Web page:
Friday, July 16, 2010
Menomena - Mines
I was up in PDX a few weeks ago visiting my mahollers when I got my first taste of a sea-salt-pistachio-cardamom brownie. It’s not such a far-flung or disparate concoction as it may seem. Certainly not so contradictory as McDonald’s new healthy “Go Active” meal (are you fucking kidding me) or gay African American republicans (deal with it Dennis Sanders). The brownie is delicious. It’s toothsome. It’s ambrosial. It’s just fantastic. That’s not really what this is about. This isn’t a review of a brownie that I had a few bites of and want more of now. It’s about Menomena’s new album, Mines, and how they continue to fuse different elements of music into a cohesive and energetically enjoyable unit. Yes, yes, it’s true that the band is made up of multi-instrumentalists but that’s not what makes their sound diverse yet unified. It’s the way they employ those ingredients that joins all those various influences into winsome and full indie pop.
On the new album, Brent Knopf, Justin Harris and Danny Seim play everything from blues-rock guitar licks and hip hop drum kicks to classic pop piano flurries and honking saxophone. There’s a certain joyousness to the music, even in the down-tempo moments. There’s a sense of playful lightheartedness. They clearly opened a window and shoved seriousness out. Not that they don’t take their music seriously but that they do it without ego. It’s light. It’s fun. A lot of the gaiety must result from their recording method. If you haven’t heard or read by now, the band uses a digital looping recorder called Deeler that Knopf programmed himself. They pass a single mic attached to Deeler around and each member takes a turn recording a riff and looping it. It’s a very democratically constructivist approach that results in their effulgent sound. It might be similar to the way that salty, nutty, spicy, sweet confection was made. The cooks were just fucking around in the kitchen and decided to make a brownie, each adding their own randomly chosen ingredient. That’s pure speculation though.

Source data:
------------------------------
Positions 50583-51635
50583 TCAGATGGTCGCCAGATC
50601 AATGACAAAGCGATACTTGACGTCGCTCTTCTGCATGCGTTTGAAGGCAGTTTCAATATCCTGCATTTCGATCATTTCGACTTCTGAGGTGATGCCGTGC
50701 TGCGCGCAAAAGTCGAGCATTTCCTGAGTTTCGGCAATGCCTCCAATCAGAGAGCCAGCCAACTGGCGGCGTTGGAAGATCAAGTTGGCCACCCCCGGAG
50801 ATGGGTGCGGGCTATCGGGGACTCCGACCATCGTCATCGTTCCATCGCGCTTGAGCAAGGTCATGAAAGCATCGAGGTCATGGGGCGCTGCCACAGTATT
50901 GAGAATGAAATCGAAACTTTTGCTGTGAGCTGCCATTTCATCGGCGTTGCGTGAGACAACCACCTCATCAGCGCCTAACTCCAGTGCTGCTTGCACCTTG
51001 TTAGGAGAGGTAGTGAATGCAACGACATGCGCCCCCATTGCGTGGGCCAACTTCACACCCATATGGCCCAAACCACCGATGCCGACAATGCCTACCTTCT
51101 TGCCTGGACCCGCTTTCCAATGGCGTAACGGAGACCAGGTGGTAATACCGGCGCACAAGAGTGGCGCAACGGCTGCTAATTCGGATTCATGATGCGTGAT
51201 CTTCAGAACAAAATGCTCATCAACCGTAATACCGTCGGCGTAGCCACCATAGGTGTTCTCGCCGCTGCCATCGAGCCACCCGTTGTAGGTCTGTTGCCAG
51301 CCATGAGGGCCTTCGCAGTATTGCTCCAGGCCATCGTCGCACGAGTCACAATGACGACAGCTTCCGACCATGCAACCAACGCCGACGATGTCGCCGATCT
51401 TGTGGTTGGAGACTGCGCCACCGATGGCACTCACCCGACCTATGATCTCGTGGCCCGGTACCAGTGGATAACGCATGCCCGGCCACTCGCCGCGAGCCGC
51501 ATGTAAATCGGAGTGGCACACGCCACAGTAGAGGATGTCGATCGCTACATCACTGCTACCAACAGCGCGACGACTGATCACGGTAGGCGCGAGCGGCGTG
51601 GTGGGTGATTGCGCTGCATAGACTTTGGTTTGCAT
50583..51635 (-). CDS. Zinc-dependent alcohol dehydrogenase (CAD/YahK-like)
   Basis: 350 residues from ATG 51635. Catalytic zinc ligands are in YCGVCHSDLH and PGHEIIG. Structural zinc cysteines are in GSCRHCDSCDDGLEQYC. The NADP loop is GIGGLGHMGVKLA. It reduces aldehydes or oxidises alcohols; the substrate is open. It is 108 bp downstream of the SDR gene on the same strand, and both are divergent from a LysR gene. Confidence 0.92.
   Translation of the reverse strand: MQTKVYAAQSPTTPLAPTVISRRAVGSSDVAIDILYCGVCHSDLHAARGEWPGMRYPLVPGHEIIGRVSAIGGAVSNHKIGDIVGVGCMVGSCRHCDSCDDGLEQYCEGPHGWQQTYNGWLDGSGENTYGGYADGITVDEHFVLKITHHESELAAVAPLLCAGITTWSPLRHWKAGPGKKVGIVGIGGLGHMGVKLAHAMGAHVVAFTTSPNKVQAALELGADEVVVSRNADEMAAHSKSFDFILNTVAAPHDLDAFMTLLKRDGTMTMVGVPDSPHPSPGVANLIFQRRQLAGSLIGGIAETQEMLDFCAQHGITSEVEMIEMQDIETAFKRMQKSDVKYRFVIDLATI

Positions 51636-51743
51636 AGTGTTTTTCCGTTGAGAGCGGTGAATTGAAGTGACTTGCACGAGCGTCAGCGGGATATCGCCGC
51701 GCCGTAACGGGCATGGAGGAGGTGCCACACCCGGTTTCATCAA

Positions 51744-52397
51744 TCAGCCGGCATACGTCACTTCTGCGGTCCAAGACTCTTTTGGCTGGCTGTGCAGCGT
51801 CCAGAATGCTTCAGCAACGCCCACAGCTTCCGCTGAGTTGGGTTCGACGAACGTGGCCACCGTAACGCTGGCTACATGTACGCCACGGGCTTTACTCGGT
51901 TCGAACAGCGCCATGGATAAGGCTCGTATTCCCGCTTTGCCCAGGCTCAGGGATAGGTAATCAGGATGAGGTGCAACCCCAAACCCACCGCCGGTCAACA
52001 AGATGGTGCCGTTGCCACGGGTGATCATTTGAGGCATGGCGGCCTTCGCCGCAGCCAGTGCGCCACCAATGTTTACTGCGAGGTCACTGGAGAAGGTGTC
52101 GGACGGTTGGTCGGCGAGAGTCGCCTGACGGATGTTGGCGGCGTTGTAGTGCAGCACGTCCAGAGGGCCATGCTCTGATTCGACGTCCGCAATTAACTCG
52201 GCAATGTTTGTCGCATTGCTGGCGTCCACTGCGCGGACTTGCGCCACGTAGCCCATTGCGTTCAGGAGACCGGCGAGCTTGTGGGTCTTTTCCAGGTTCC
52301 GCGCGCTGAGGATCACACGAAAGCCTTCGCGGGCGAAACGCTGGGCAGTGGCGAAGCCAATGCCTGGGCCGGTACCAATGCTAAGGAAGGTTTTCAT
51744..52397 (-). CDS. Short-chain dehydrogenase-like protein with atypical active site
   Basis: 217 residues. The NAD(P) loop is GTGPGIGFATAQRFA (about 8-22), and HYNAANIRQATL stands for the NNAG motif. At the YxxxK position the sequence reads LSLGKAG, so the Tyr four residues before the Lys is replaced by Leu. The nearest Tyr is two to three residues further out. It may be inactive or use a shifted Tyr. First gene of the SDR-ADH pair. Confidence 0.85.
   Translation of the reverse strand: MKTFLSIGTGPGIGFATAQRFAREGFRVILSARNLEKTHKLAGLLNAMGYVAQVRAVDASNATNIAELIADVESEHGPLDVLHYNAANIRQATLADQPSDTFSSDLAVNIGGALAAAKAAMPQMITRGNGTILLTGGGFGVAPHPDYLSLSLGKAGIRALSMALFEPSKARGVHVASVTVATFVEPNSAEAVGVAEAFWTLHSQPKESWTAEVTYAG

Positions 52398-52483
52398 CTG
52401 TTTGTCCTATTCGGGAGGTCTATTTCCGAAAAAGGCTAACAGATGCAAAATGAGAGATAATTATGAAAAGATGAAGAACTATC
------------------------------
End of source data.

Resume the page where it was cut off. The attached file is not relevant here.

All the elements of this broad range of sound and fun are on display on the second track of the album, the Harris-led “TAOS”. At the start, a guitar whales backed by kicking drums then dies off so the space can be filled by gathering piano. The piano gives way to ringing cymbals and thudding drums, that get some support from a bleating sax, only to be replaced by winding piano, before blazing back with the guitar and horns at the finish of the track. Meanwhile, Harris’s voice lifts, falls and rolls through self-effacing lyrics supported by soft full vocal backing near the end. It’s really too much to describe here. I suggest you just give it a listen. “Five Little Rooms” is similarly diverse, though driven more by sax and break beat style drumming and supported by a rippling electronic sound that could be a theramin but is more likely Knopf playing the keys.
Knopf, Harris and Seim create fun and diverse indie pop, omnivorously drawing from other genres and styles to create their own perfectly thick, happy and quirk-captained music. You can’t just cram a sheet of sea-salt-pistachio-cardamom brownies into your ears… well… I suppose you can but it’s gonna be a messy affair and you won’t get much out of it. Just listen to Menomena’s Mines instead. Leave the spiced chocolate ear for a special occasion.